Q: Given the exaggerated focus on the presidency this time of year, what is an example of another way to affect positive change?
A: Amend the Constitution to balance the budget
A big reason our nation has not only survived but also prospered (largely) for more than two centuries is that our Constitution limits government power, allowing individual freedom to flourish. The separation of powers, the Bill of Rights, and subsequent amendments prevent Washington — and the states — from trampling individual rights.
Even so, there are few limits on how deeply Washington can dip into our wallets or how recklessly it can borrow money. That’s how federal politicians have run up $16 trillion in official public debt.
Politicians cannot be trusted, so we need an institutional check to force Washington to live within its means: a balanced budget amendment to the U.S. Constitution.
Every state but Vermont has a constitutional requirement to balance its budget. The federal government should, too. Balancing the federal budget would limit the scope of government programs to the ones we can afford.
In 1995, by a margin of 300-132, the House of Representatives passed a constitutional amendment requiring Congress to submit a balanced budget every year unless 60 percent of both houses authorized deficit spending for that fiscal year. The following year the Senate fell one vote short of sending the amendment to the states for ratification.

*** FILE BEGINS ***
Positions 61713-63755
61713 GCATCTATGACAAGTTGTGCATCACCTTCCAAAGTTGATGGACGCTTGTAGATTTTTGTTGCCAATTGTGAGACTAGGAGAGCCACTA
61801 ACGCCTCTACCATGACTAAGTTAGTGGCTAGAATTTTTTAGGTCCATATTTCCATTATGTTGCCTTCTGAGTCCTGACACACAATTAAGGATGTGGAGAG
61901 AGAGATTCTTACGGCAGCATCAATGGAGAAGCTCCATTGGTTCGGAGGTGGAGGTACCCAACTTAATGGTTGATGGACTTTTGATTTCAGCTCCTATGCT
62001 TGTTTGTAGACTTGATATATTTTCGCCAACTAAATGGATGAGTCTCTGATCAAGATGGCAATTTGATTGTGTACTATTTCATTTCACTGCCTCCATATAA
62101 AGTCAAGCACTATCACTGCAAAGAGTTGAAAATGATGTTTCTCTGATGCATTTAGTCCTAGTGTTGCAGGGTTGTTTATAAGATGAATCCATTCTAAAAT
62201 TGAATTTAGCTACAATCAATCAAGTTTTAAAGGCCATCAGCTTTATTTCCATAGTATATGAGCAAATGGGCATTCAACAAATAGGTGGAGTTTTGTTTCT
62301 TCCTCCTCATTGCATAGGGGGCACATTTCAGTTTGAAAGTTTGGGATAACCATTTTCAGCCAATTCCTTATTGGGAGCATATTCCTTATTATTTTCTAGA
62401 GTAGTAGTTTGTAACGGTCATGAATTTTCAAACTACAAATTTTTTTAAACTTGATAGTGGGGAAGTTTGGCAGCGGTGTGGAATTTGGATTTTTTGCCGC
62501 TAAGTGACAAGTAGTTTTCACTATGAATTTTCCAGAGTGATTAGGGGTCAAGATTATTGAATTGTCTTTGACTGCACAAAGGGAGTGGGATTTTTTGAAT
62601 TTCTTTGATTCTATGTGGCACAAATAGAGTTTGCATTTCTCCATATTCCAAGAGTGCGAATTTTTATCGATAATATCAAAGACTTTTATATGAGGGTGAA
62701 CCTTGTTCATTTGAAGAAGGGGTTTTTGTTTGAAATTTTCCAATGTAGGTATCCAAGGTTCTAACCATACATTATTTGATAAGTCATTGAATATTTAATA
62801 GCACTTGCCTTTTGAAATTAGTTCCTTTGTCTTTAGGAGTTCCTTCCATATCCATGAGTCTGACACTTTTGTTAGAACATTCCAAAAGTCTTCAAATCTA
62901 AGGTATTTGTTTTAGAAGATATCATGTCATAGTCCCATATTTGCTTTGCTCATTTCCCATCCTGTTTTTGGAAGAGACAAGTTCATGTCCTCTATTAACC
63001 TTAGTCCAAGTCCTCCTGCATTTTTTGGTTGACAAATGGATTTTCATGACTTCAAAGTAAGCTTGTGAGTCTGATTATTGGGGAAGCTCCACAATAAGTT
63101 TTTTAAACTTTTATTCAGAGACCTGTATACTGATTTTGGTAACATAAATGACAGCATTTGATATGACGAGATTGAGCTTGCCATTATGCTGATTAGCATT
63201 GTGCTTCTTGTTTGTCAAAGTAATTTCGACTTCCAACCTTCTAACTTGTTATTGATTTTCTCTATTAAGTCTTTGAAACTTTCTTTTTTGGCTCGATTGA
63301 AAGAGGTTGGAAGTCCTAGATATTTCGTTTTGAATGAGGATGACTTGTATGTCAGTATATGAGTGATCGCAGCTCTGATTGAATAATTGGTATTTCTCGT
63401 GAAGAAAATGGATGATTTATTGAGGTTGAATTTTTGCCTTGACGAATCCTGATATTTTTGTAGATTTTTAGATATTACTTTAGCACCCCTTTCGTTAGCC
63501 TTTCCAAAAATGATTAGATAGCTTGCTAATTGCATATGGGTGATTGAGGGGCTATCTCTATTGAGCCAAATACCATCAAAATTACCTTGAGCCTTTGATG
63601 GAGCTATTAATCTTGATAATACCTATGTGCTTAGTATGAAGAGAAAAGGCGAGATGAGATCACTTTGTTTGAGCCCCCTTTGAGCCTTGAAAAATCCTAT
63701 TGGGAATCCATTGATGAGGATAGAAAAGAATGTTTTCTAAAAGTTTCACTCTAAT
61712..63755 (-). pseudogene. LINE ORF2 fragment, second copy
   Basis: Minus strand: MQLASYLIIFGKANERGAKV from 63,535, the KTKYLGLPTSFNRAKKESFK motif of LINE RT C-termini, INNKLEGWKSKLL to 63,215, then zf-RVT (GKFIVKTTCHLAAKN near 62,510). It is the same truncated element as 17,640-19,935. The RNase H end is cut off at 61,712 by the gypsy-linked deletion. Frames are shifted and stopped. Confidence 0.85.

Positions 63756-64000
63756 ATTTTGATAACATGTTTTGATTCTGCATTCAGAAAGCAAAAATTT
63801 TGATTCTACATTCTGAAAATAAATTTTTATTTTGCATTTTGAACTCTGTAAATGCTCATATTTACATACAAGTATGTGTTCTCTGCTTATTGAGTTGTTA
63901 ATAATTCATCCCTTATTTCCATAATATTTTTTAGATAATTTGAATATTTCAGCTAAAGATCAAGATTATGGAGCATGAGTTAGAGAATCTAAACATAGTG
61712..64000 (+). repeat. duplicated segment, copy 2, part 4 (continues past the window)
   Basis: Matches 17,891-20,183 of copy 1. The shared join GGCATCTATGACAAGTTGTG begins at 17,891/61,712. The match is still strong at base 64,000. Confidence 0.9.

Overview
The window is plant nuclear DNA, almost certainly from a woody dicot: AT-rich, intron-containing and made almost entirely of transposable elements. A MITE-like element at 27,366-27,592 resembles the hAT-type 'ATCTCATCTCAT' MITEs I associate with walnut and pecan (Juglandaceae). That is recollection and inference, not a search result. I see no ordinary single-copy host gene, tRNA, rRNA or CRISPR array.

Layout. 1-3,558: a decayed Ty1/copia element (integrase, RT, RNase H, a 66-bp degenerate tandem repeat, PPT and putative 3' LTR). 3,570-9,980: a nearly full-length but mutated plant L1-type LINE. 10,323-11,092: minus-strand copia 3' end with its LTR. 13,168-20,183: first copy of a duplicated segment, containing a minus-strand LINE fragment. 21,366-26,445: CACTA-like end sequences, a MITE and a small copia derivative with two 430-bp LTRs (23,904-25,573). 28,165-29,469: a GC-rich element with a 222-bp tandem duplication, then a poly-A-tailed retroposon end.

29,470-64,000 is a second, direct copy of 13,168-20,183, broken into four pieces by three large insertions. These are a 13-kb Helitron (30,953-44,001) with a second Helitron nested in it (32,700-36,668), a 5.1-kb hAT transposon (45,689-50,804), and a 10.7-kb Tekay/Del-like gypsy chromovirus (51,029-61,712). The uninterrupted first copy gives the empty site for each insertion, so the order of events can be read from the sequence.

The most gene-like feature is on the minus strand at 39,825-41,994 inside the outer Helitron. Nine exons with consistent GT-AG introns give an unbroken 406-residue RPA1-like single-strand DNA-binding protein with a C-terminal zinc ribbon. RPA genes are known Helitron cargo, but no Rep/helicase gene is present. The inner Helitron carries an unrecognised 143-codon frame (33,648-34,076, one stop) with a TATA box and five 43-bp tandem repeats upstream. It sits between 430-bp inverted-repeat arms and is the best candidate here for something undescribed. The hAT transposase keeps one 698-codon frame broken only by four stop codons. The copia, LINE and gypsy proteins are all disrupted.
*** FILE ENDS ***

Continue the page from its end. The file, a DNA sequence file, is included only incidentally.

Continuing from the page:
The 60 percent safety valve in that amendment would not have ended deficit spending. It would have made it more difficult, however, for Washington to add new debt — and required politicians to be accountable for new deficits by forcing a roll-call vote on each year’s budget.
So far, 32 state legislatures (including our own General Assembly) have petitioned Congress to call a constitutional convention for the purpose of enacting a balanced budget amendment. Thirty-four are needed to force Washington’s hand. Perhaps profligate spending from the two most recent administrations will bring two more states on board and give the people a new defense against reckless indebtedness.
This is a response to a question about whether there is a moral obligation to vote, asked by Everything Questioned. Check back Friday to see who wrote this response, find more views at EQ's homepage, and share your thoughts through comments or by submitting a 300-word response to Austin Baird.